Abortion Doulas Prepare for Increased Criminalization

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Matthews is working on a book about community abortion care called “You or Someone You Love” set to be published by Atria Books in 2023. She has been an abortion clinic worker in Maine, an abortion funder, a community organizer for abortion access, and a clinic escort since 2017. She is also a writer, a mother, and someone who has shared her abortion story publicly.

“I like to say that it takes a village to raise a child, but it also takes a village to have the abortion experiences we need and deserve,” Matthews said.

Tired of the limitations of her job as a clinic worker, Matthews became an abortion doula because she no longer wanted to send patients home to “incredibly isolating, lonely, alienating, and sometimes unsafe circumstances” where they often did not have adequate emotional or practical support.

“There is only so much you can do while wearing scrubs in a clinical setting, maintaining the necessary personal and legal boundaries of clinic staff, and working to support 20+ patients in one day,” Matthews told Prism over email. Even in a state with fewer restrictions than others, Matthews sees firsthand how marginalized people—those without housing, people who use drugs, youths, immigrants, LGBTQ+ people—are left to navigate the “cruel labyrinths” of local systems.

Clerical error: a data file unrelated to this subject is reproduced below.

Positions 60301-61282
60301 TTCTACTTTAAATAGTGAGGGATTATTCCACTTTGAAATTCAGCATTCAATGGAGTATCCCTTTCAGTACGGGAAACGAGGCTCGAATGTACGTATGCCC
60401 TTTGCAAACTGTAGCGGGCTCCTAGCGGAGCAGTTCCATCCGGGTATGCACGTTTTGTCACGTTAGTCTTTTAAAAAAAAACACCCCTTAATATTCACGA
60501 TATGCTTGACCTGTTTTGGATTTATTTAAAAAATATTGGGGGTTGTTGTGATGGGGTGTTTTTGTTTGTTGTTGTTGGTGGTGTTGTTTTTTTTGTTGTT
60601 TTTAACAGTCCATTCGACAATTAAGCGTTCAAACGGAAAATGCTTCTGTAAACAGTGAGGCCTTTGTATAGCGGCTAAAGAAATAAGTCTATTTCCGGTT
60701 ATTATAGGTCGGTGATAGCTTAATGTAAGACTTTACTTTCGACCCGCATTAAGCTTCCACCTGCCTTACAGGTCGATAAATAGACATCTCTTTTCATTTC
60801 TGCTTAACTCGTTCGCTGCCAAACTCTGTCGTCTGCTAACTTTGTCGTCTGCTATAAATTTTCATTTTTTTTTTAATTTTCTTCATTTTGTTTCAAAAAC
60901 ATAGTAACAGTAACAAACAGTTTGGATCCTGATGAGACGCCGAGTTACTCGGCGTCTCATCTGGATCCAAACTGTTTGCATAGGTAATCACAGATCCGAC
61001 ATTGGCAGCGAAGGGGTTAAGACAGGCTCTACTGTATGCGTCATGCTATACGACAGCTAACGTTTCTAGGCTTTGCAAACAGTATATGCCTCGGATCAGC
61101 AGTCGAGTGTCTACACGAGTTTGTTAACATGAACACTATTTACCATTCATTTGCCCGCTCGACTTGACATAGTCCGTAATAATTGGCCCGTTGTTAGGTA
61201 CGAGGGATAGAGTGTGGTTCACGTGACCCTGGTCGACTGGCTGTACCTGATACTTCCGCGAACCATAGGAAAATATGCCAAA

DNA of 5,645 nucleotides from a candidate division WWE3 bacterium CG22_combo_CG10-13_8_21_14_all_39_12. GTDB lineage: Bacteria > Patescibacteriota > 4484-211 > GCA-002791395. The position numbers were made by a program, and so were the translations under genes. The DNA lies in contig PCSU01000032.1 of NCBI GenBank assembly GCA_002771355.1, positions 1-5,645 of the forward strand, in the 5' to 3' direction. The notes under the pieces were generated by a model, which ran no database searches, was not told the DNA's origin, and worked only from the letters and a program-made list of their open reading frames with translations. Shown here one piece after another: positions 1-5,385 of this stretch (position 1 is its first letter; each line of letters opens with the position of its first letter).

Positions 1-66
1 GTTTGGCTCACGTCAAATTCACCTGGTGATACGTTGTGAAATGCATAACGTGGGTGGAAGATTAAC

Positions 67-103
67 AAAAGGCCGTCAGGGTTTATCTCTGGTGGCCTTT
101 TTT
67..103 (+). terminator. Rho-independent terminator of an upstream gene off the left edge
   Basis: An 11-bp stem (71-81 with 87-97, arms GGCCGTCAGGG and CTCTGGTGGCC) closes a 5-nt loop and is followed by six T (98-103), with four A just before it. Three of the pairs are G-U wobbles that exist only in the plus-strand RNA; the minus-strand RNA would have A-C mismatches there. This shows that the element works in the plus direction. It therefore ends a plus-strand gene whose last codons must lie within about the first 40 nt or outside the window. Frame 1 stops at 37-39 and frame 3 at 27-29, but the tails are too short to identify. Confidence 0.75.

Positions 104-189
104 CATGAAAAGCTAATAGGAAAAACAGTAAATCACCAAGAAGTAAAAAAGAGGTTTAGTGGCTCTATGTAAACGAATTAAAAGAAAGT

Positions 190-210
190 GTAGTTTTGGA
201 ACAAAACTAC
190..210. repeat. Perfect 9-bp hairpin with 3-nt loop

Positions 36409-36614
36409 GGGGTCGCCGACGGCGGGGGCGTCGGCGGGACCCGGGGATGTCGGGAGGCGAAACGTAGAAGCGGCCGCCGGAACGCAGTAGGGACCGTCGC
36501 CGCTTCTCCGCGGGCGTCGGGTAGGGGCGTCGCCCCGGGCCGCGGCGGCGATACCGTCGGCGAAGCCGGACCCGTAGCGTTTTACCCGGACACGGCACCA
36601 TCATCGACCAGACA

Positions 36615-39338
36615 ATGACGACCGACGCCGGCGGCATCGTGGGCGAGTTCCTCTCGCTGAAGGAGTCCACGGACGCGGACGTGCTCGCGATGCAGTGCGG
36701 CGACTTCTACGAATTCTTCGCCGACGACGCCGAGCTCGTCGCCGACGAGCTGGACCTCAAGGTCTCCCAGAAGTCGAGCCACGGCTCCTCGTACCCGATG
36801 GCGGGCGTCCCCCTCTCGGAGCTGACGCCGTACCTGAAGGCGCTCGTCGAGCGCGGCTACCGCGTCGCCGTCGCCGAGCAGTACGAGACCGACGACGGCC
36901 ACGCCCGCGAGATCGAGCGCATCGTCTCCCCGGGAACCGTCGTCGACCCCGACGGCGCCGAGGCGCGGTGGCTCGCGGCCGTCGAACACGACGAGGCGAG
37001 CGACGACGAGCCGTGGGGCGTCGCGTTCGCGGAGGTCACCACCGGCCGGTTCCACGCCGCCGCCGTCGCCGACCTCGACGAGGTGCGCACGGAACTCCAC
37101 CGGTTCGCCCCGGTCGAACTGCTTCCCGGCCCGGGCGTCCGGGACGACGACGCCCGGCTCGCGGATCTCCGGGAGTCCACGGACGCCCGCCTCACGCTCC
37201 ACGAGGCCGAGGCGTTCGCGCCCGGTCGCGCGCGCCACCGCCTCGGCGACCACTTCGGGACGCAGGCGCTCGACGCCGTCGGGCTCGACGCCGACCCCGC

People can access abortion doulas in different ways. Sometimes they work in clinic settings. Sometimes they work together as part of community collectives, like Asheville, North Carolina’s Mountain Area Abortion Doula Collective, Portland, Oregon’s Cascades Abortion Support Collective (CASC), and Maryland’s Baltimore Doula Project. Some are solo practitioners like Gabrielle, who offers abortion support as part of a wider range of doula services.

Like Lue, Gabrielle is a full-spectrum doula. She offers abortion support, and she is certified to provide support for fertility and adoption, pregnancy and labor, and postpartum. Gabrielle began working as an abortion doula about a year ago when she saw that people in her Georgia community were opting for abortion care because of pandemic-related financial instability or because they were otherwise afraid to give birth in a hospital or start a family as variants of the coronavirus spread.